Defining “Effective” and Other Keys to a Successful RTTT Application

What most stands out is the palpable disconnect between the RTTT process and what actually occurs in the many charter schools and private schools that have made real progress. If a random selection of administrators at such schools were asked to review the process, the response likely would be a collective laugh.

Election Postmortem

Podcast: Education Next’s Paul Peterson and Chester E. Finn, Jr. talk this week (Nov. 19) about what the results of the 2009 off-year elections mean for education.

Scrutiny of Federal School Lunch Program Would Mean Fewer Free Lunches, Better School Data

The federal school lunch program does not do a very good job of verifying that students whose families sign up for the program actually meet the eligibility requirements. While many people might not object to a policy that errs in the direction of generosity to hungry children, having ineligible students on the free lunch list has a lot of other consequences.

Should Failing Schools Be Fixed or Closed?

Video: Andy Smarick talks with Education Next about why the Obama administration needs to rethink its embrace of turnarounds and adopt a new strategy for the nation’s persistently failing schools.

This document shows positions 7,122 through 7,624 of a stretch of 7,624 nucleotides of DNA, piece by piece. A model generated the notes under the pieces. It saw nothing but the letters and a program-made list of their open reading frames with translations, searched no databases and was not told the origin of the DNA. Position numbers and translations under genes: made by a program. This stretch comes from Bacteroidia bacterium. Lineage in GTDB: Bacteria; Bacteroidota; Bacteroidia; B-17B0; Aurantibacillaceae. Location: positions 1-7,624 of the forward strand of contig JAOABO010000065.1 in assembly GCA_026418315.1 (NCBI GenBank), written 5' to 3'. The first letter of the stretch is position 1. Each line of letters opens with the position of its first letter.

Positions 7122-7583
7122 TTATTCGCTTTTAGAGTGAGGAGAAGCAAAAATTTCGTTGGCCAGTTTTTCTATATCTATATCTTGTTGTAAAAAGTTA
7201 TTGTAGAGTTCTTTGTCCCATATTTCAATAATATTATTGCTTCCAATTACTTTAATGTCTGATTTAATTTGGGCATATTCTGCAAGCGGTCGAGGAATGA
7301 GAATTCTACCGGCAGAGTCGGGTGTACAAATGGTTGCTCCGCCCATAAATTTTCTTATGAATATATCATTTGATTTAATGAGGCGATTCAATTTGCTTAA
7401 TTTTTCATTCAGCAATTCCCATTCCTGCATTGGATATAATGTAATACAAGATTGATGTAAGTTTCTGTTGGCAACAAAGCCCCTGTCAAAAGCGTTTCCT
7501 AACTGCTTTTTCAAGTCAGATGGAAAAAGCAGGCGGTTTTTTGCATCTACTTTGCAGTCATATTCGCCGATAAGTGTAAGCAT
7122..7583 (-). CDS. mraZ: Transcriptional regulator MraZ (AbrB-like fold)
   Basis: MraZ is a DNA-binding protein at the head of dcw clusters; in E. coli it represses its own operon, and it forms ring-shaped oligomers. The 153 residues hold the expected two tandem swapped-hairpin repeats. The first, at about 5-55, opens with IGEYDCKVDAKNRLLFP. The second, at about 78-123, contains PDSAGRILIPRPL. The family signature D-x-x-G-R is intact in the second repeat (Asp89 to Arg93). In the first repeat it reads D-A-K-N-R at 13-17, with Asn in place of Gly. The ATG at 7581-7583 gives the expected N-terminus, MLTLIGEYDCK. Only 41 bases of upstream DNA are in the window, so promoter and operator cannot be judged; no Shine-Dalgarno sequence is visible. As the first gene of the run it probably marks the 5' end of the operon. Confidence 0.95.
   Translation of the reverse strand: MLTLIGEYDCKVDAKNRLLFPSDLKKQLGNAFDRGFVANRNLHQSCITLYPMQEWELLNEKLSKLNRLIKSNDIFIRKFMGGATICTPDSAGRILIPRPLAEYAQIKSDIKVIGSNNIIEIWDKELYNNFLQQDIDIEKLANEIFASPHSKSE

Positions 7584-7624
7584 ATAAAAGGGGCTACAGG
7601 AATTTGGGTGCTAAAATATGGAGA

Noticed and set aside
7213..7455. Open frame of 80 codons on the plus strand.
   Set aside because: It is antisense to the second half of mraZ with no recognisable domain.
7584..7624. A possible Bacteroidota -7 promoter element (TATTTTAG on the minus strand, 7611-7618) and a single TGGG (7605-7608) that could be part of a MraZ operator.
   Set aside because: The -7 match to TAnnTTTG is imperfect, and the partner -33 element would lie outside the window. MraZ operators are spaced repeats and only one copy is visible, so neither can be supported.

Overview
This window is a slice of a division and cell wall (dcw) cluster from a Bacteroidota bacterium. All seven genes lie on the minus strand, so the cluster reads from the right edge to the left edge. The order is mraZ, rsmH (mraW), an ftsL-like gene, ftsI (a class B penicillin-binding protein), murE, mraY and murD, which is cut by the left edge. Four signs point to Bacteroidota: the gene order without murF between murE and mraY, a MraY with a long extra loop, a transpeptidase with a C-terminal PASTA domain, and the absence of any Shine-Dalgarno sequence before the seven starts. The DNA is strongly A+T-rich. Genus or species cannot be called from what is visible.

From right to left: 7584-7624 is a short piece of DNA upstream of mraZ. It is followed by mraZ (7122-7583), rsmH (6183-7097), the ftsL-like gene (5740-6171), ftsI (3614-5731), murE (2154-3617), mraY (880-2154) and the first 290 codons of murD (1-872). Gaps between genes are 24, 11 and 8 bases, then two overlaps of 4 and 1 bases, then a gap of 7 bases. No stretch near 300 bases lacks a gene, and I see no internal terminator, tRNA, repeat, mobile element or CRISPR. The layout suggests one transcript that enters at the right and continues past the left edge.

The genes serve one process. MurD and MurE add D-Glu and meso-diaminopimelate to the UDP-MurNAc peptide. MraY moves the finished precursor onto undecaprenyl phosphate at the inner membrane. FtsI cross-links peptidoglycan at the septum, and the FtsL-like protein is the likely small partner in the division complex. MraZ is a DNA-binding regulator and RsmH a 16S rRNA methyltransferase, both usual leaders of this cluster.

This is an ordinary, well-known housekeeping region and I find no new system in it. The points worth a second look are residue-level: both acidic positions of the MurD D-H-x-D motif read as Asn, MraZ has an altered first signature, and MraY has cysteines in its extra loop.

Fraud in the Lunchroom?

Federal school-lunch program may not be a reliable measure of poverty

Federal school-lunch program may not be a reliable measure of poverty

What Happens When States Have Genuine Alternative Certification?

We get more minority teachers and test scores rise

We get more minority teachers and test scores rise

Wisconsin Teachers’ Union Calls The Shots on RTTT

With the approval of the Wisconsin Education Association Council (WEAC), Wisconsin legislators this week approved a decidedly tepid package of legislation supposedly designed to help the state win a Race To The Top grant.

Wisconsin’s Race To The Top

Wisconsin appears to be a strong contender for Race To The Top funds. Melody Barnes, the director of the White House Domestic Policy Council, said in a conference call that the president on Wednesday will ‘applaud positive steps forward’ on education reform in Wisconsin. One wonders: has Arne Duncan vetted the pending bills to determine if they represent the kind of change that will meet RTTT criteria?

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The Hoover Institution at Stanford University - Ideas Defining a Free Society

Harvard Kennedy School Program on Educational Policy and Governance

Thomas Fordham Institute - Advancing Educational Excellence and Education Reform